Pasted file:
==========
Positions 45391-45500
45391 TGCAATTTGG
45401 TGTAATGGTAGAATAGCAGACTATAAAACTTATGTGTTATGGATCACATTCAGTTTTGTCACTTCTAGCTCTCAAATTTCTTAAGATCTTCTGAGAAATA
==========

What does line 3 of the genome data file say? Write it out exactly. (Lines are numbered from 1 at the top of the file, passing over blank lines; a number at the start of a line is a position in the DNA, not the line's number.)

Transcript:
45401 TGTAATGGTAGAATAGCAGACTATAAAACTTATGTGTTATGGATCACATTCAGTTTTGTCACTTCTAGCTCTCAAATTTCTTAAGATCTTCTGAGAAATA